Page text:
Joshua D. Lambier, Program Director
Joshua Lambier is currently a PhD candidate in the Department of English at the University of Western Ontario, specializing on the convergence between British and European Romantic literatures and theories of human rights. His dissertation research project, “The Vital Life of Rights in British and European Romanticism,” aims to re-examine the claims of current rights discourses by returning to their modern genesis in the turbulent political, cultural and literary debates of the Romantic period. He has published essays in the European Romantic Review and Spheres of Action: Speech and Performance in Romantic Culture (2009), and is currently co-editing a volume of essays entitled, Marking Time: Evolution and Romanticism (2012). Lambier’s doctoral research has been supported by the Pierre Elliott Trudeau Foundation, and he has been a past winner of The Student Volunteer Award for Community Service in the City of Waterloo as well as a Lifetime Achievement Award given by the Wilfrid Laurier University Students’ Union.
Chris Bundock, Program Coordinator
Chris Bundock took his doctorate at Western in 2010 and is currently a SSHRCC post-doctoral fellow at Duke University. His post-doctoral project, The Melancholia of Messianism: 'Judaism' and Discontinuous History in William Blake, Percy Shelley, and George Eliot, develops and extends his dissertation's analysis of Romantic prophecy as a phenomenon responding to a novel experience of time and history emergent in the late eighteenth and early nineteenth centuries. He has published essays in European Romantic Review, Interdisciplinary Literary Studies, Romantic Praxis, Review of English Studies, and Rethinking British Romantic History, 1780-1840. In 2009 he received the Graduate Essay Prize from the North American Society for the Study of Romanticism and in 2011 was the recipient of the Governor General's Gold Medal.
Phillip Glennie, Program Coordinator
Philip Glennie is a graduate of the Ph.D. English program at The University of Western Ontario, and currently works as a freelance editor and teacher, performing work for organizations like Statistics Canada and the Ontario Telemedicine Network, among others. He is also an active member of the London community, serving as a registered member of Pillar – London’s major not-for-profit network – and in September of 2011, acting as one of the head organizers for Oh!Fest, a free music festival held in conjunction with London’s wonderfully successful Car-Free Fest. While studying at The University of Western Ontario, he focused his dissertation on the role of therapeutic drugs in early 20th-Century Literature, exploring the tenuous relationship between the unsettling aspects of critical thinking and the individual’s desire for “thoughtless” chemical comfort. Over the course of his graduate education, he wrote and completed five novels and over forty short stories. He has been a recipient of four Ontario Graduate Scholarships, as well as a Social Sciences and Humanities Research Council doctoral fellowship.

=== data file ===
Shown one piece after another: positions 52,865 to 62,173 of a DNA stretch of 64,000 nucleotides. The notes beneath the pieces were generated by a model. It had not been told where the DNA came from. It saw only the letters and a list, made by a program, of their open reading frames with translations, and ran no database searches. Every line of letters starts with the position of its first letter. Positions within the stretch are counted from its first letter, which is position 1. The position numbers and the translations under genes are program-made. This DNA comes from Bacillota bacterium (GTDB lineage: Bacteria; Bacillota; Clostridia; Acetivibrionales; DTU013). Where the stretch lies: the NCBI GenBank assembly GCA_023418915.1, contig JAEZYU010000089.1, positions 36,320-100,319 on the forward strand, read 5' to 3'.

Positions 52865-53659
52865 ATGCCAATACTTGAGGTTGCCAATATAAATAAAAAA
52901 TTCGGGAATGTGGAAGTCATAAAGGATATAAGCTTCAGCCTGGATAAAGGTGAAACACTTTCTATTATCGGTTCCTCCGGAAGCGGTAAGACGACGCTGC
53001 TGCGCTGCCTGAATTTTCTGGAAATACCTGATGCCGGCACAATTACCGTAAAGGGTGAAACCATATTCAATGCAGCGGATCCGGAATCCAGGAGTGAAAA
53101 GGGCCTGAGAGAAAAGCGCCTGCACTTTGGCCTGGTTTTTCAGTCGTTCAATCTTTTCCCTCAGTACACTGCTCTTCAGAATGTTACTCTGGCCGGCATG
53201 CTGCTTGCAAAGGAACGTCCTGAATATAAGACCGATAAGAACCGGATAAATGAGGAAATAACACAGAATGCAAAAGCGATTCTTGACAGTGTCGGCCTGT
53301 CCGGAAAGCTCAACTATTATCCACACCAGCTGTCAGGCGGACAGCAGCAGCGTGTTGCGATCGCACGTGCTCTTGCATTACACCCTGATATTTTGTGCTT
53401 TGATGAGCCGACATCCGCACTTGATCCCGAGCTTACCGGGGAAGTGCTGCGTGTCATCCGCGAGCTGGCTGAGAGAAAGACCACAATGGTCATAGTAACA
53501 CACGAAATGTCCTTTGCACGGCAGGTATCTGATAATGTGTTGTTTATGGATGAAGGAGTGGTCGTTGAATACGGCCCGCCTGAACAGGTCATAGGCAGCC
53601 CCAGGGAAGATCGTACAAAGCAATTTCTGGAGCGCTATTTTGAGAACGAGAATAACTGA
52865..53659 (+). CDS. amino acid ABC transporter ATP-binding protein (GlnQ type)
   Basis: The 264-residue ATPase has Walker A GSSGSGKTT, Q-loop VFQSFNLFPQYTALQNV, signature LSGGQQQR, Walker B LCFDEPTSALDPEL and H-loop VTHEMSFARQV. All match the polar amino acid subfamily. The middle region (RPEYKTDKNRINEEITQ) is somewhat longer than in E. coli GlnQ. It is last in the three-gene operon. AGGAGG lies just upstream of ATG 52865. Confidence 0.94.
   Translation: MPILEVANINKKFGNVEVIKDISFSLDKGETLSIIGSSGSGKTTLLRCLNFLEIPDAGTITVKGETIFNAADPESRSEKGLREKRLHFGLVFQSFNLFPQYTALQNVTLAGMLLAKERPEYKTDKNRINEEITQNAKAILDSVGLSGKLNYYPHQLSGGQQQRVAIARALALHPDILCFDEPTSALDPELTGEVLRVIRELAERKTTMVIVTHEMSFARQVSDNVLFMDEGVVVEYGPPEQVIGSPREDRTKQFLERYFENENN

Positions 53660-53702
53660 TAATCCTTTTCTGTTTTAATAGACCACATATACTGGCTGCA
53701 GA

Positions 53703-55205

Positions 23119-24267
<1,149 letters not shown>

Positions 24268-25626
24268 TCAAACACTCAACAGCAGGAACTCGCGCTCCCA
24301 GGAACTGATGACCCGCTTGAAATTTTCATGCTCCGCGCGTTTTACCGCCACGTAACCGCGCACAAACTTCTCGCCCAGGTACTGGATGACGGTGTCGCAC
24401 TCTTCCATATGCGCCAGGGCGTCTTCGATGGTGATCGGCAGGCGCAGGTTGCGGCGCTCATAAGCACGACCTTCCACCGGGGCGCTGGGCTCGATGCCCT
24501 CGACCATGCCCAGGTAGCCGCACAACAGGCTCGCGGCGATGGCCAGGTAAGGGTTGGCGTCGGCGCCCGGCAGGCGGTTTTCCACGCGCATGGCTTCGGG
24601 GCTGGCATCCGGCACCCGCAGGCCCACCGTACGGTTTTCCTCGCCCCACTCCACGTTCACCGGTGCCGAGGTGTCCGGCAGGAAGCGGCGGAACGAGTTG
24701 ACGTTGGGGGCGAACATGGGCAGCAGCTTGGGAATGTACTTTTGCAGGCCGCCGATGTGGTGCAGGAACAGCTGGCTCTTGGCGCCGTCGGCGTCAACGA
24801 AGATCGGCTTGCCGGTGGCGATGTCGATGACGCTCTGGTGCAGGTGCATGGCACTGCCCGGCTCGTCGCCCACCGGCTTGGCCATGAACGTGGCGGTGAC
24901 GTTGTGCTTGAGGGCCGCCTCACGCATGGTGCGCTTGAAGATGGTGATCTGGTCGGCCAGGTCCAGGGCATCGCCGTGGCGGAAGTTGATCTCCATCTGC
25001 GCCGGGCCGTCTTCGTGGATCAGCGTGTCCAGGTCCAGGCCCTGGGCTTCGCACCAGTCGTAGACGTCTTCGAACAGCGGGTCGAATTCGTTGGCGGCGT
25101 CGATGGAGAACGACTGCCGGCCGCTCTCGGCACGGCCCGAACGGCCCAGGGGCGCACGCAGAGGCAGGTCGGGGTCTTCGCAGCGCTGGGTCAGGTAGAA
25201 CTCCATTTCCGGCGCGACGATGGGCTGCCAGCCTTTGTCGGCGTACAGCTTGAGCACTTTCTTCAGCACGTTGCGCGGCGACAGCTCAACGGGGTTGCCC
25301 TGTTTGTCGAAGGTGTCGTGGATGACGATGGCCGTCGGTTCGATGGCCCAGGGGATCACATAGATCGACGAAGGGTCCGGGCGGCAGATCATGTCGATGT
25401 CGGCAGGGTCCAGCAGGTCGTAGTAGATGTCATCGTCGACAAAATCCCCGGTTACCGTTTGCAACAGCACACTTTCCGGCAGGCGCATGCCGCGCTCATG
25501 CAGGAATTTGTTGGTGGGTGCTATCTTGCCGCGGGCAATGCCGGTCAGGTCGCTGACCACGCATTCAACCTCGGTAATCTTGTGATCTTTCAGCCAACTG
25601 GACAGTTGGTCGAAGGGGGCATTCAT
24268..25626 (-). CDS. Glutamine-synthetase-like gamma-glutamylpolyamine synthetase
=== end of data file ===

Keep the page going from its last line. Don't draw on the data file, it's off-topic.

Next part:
Joel Burton, Community Engagement Coordinator
Joel Robert Burton is a Ph.D. candidate in English at Western University, where the Social Sciences and Humanities Research Council has funded his research on confession and testimony in the contemporary novel. At Western, he works as a writing tutor in the Access Transition Program, Indigenous Services. He completed degrees at Dalhousie University and St. Francis Xavier University, where he was a J. P. McCarthy Scholar and nominee for the Rhodes scholarship. In 2011, Joel presented a research poster on cultural memory sponsored by the Harris Centre of Regional Policy and Development at the international meeting of the North Atlantic Forum. In 2012, he completed certificate programs on community change at the Pillar Nonprofit Network in London, Ontario and on social change at the Coady International Institute in Nova Scotia. At Coady, Joel’s capstone project was on the convergence of community-engaged scholarship and advanced research in the Humanities. In this project, Joel developed a method of conducting interviews rooted in the storytelling practices of Atlantic Canada that he will implement in a practice-based research initiative.
Donnie Calabrese, Program Coordinator